One of our recent homestead classes involved learning how to make a small heater with a few household “ingredients”. – We took a quart-size paint can and stuffed a roll of toilet paper inside. Saturate the toilet paper with rubbing alcohol and apply an open flame. Voila! One alcohol burner for less than six bucks.
The paint cans were purchased on Amazon and came twelve to a case. We split the case with a friend and each can cost $3.27. – The sixteen ounce rubbing alcohol came from Ingles at $1.98 each. (We used 70% alcohol.) – Later, we picked up a large bottle of hand sanitizer at Bargain’s in Pelzer. We got 3.5 uses from the sanitizer; which was 80% alcohol and cost $3.99. We haven’t burned this one yet.
We also found one-ply toilet paper at Bargain’s. Six rolls were just $1.99. This computes to just .33 per roll. I’ll be honest; burning up a roll of one-ply caused me less anxiety than torching a good two-ply roll. 🙂 Since we found this T.P. at Bargain’s, it was wrapped in clear plastic – no brand name or bar code.
I hate math, so feel free to double check. If you add the .33 for the T.P. and $3.27 for the paint can, you’re up to $3.60. The hand sanitizer adds about $1.14 for a total of $4.44. The cans with the rubbing alcohol add up to $5.58 because it was more expensive.
We knew we would want to enhance the output from our little heater so we invested in two terra cotta pots. No paint. No glazing. Just plain ol’ pots. The large one was approximately $21 at Lowe’s and the small one was about $8 or $9; also from Lowe’s.
The hardest part was stuffing the toilet paper into the can. THAT was a bit of a challenge. You need to first remove that paper “core” from the roll. Then “fold” and flatten it in order to persuade it to go into the can. By the way, DO NOT buy the mega rolls. Even our one-ply tissue had to be trimmed. Save what you cut off.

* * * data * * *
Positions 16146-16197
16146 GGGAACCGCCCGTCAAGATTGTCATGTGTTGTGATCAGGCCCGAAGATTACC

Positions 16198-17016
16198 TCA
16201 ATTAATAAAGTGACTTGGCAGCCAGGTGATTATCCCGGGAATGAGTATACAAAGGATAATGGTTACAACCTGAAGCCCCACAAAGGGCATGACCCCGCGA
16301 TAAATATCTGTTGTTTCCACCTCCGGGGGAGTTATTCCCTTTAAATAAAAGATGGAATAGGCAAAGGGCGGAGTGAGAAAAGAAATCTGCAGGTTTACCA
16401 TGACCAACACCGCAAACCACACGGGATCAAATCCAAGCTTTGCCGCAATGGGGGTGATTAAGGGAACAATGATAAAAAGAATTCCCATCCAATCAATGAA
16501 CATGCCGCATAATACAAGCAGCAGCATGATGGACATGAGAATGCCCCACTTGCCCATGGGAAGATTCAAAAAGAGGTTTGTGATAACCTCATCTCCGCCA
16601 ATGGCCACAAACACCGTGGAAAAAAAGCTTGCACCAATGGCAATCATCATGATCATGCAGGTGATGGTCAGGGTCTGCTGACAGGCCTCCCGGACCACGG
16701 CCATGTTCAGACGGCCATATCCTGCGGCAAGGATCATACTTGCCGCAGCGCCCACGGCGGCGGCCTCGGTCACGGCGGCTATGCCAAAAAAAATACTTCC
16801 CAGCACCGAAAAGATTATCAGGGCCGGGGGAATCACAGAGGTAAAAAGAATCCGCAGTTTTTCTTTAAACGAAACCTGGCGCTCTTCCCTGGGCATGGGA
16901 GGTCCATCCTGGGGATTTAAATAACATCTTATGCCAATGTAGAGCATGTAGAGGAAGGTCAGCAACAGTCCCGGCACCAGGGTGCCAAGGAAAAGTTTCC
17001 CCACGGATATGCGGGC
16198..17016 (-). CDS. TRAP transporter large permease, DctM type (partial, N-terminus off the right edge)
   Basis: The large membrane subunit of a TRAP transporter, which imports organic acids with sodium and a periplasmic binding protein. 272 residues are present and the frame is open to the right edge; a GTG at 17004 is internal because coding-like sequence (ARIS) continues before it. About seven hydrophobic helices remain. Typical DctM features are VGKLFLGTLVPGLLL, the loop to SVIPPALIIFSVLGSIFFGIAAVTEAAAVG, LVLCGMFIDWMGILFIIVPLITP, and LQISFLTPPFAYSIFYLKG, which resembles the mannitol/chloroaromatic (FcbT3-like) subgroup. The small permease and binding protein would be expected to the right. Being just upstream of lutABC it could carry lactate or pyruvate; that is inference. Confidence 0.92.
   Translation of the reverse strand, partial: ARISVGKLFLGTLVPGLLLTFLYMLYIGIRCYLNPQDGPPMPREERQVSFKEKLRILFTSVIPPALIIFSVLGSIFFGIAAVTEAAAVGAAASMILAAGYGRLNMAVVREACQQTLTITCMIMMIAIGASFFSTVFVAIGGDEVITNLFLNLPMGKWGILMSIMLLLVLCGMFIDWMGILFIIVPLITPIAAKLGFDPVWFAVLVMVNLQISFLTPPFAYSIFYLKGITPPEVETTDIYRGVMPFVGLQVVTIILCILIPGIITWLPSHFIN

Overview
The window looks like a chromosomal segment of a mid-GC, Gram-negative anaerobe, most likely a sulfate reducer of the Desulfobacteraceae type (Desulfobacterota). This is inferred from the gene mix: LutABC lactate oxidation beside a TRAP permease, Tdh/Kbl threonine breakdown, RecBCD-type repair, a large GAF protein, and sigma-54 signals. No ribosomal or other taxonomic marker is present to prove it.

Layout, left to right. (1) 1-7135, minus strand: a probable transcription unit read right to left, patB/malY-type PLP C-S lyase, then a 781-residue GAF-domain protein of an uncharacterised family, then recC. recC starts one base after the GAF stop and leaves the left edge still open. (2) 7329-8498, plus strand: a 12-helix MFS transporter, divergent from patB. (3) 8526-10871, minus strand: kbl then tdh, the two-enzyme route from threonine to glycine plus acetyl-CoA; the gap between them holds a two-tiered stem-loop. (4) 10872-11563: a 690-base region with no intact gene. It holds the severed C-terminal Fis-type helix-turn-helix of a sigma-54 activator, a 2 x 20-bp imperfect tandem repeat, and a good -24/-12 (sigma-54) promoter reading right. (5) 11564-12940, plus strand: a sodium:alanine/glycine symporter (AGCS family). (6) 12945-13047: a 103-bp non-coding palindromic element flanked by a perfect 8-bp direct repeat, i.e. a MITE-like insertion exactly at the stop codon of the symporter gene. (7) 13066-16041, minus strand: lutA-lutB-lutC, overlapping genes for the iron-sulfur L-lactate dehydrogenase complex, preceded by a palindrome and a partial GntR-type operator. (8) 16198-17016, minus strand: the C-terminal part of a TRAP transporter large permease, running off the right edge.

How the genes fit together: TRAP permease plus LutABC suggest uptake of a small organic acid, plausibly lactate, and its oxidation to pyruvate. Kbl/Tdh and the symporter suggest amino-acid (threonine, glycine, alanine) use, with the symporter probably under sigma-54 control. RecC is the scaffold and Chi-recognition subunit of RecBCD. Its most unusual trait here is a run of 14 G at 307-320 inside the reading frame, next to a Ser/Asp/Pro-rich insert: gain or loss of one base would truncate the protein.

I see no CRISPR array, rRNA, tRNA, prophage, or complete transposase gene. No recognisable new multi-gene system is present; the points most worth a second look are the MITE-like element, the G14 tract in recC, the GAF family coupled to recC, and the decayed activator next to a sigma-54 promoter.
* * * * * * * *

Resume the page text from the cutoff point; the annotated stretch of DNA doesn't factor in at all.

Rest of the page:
Mr. K used a flat-head screwdriver and some serious wrist torque to get the roll into the can. (The teacher made it look easy. Thanks, Michael.) Then, use your fingers to open the space where the paper core was. Roll the cut off part very tightly and shove it into the middle. Neatness doesn’t count.
Saturate with alcohol and fire it up. We got the whole sixteen ounces in the can. The T.P. acts as a wick as the alcohol burns. The terra cotta absorbs the heat and radiates it into the room. I don’t plan to heat my whole house. I DO PLAN to keep the pipes under the sinks from freezing by placing a little “heater” in the room and opening the cabinet doors.
We lit our little burner at 9:37 a.m. and by 10:08 the top pot was reading 300 degrees. (You can see Cricket in the picture above.) I don’t do much outside that she’s not in the middle of it. (grin)
Our experiment was conducted out in the shop. Mr. K has an old kerosene heater and we used it as our base. If you decide to use the terra cotta pot(s), be sure they are slightly elevated for proper air flow. – The room warmed up by eight degrees. It doesn’t sound like much, but to keep the pipes from freezing under the sink, those few degrees can make all the difference.
After the can/burner had been going for a while, I did notice an odor. I have a sensitive nose. Mr. K has said many times I could get a job at the airport sniffing luggage.
By 11:30, the top of the small pot was registering 350 degrees. It made me wonder if I could cook an egg on it. (hmmmm…)
We used an infrared thermometer to measure the temp in various places. Side note: the little red dot can be mistaken for a laser pointer. That little red dot had Cricket so wound up it was sad. She was visibly shaking and begging to chase the dot.
Our burner lasted three hours. We saturated the “wick” a second time and hammered the lid down. You can tape a quarter to the lid to use later as a ‘tool’ to open the can.
Until next time; stay warm and be blessed.